• Hi, I'm wondering if anyone can tell me if wisdom teeth removal has the potential to change the face slightly? Thanks so much!

  • Dr.Ritz

    Dr.Ritz 16 - November - 2012, at 03:22 AM

  • Hi JAYNE,There are some simple things that can temporarily relieve the pain of an impacted wisdom tooth: *Rinsing your mouth with a warm saltwater solution by swishing it around for 30 seconds and then spitting it out will help ease the pain around the infected tooth. Rinse this way several times a day, and be sure not to swallow the salt water. *Oral numbing medications can be applied to the affected area. *Over-the-counter pain relievers may help ease the pain. *Chewing gum will gently massage the irritated area. These measures may temporarily relieve the pain.However,your dentist should examine the tooth and decide whether further treatment is necessary.Hope that helps you.Good luck!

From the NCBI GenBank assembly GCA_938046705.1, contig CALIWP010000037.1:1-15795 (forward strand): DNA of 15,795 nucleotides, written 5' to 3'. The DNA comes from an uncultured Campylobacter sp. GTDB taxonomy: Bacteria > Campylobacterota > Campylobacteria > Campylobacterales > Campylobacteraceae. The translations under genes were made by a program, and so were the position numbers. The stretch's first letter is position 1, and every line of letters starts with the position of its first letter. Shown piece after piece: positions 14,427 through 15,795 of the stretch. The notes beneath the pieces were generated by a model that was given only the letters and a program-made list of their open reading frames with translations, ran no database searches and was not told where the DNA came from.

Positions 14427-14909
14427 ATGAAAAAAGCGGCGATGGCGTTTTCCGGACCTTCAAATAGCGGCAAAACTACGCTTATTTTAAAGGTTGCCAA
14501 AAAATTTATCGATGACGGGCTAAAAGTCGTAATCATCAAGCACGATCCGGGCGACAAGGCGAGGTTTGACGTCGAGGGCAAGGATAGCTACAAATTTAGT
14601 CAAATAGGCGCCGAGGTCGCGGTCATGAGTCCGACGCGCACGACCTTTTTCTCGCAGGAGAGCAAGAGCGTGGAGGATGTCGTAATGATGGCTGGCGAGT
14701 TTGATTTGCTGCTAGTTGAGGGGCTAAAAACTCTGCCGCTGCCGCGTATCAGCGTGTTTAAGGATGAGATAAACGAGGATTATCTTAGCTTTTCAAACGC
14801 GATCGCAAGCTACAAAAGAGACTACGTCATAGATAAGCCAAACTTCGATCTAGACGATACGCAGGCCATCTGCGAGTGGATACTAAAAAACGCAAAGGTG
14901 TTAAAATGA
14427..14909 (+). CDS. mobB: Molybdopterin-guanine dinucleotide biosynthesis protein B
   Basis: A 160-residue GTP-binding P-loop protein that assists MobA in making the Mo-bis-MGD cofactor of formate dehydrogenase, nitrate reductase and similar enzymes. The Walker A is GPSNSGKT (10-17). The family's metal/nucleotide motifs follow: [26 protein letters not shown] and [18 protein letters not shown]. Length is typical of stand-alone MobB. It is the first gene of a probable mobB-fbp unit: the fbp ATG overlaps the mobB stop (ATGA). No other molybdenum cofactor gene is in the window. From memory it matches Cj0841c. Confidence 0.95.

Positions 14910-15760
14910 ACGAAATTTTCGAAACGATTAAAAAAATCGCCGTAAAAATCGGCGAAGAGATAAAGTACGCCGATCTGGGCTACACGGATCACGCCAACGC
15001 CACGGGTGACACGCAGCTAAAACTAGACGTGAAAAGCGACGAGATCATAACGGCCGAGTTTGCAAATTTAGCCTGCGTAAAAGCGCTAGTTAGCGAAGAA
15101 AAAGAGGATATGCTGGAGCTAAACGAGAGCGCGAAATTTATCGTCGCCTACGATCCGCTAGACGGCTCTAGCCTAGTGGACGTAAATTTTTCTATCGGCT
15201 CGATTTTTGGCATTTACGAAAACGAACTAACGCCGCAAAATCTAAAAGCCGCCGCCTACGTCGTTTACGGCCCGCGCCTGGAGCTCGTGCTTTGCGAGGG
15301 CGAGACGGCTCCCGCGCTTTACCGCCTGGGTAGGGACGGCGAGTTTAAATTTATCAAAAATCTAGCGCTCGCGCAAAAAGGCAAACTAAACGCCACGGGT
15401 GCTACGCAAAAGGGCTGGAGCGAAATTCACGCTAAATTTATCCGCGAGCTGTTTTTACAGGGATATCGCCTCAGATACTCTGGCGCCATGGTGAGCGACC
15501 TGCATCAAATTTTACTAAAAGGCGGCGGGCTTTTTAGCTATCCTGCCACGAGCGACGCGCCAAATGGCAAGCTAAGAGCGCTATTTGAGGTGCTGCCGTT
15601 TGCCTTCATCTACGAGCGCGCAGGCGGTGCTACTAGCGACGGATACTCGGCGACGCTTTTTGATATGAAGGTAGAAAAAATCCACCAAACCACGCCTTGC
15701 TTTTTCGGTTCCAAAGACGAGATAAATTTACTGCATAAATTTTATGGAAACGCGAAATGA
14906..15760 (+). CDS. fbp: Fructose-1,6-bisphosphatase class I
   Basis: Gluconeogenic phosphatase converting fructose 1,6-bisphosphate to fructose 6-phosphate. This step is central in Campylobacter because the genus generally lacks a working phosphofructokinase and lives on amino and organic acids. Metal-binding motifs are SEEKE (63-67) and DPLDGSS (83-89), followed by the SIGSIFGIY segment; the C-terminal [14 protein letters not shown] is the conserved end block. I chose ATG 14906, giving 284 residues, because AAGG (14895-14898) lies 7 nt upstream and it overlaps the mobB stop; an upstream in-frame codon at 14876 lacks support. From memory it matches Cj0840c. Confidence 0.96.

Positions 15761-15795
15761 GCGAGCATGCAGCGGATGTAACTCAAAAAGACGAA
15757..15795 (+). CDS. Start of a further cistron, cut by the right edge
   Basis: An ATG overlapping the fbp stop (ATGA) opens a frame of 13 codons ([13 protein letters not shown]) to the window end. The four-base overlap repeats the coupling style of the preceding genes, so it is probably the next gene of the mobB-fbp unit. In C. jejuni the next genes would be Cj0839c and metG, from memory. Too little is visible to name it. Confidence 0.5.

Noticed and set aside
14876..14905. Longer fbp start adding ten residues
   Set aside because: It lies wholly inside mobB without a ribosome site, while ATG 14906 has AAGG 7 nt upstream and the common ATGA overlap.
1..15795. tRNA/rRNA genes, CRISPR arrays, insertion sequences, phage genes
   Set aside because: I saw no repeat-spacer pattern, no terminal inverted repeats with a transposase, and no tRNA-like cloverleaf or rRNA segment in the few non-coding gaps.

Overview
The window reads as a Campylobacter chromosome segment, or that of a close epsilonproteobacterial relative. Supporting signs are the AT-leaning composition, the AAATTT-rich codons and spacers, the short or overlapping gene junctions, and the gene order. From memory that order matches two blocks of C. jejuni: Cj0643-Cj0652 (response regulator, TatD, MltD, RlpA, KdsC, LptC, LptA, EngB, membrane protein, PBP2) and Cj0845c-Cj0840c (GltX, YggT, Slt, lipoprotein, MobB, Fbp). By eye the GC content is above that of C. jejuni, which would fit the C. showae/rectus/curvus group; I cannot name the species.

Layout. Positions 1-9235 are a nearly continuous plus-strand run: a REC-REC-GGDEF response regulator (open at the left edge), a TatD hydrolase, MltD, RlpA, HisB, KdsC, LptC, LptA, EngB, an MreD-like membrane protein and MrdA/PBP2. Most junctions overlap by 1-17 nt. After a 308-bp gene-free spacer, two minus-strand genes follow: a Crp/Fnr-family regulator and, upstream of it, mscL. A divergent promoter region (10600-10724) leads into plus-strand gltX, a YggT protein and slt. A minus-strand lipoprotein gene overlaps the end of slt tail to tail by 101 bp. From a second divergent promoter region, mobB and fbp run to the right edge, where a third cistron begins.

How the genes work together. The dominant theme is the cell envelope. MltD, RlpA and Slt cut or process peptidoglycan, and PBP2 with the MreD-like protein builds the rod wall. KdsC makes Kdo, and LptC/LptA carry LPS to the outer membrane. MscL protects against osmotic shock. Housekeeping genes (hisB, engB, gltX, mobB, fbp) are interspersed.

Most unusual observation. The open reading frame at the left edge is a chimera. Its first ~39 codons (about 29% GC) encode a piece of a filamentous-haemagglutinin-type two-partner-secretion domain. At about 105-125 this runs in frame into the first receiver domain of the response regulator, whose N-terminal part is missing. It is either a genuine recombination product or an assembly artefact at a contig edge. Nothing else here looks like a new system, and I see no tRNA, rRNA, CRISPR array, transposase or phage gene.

• Jayne

    Jayne 15 - November - 2012, at 07:29 AM

  • Hi, my wisdom tooth just started growing and i am 23 years old. its so painful and causes my gum and jaw to be swollen. is this normal or something is wrong

  • Ricky

    Ricky 25 - August - 2012, at 09:46 AM

  • its my 25th Birhtday how its comes today really hurting me is not between 15-23 im over now

  • Dr.Ritz

    Dr.Ritz 16 - August - 2012, at 00:49 AM

  • Dear LIZ, Ideal time for eruption of wisdom tooth ranges from 15 to 23 years but varies from person to person. At the time of eruption you will experience pain in the mouth, difficulty in opening mouth, tenderness, fever and weakness. It is advised to get the Xray done if any of the symptoms are seen along with pain in the back region of the mouth that is radiating. If the wisdom tooth is coming in right direction then take care of the oral hygiene like properly brushing and flossing. Using mouth wash daily. And if the tooth is not coming in its normal position then it is advised to get it extracted. For more info on brushing techniques visit the link....

Free Dental Consultation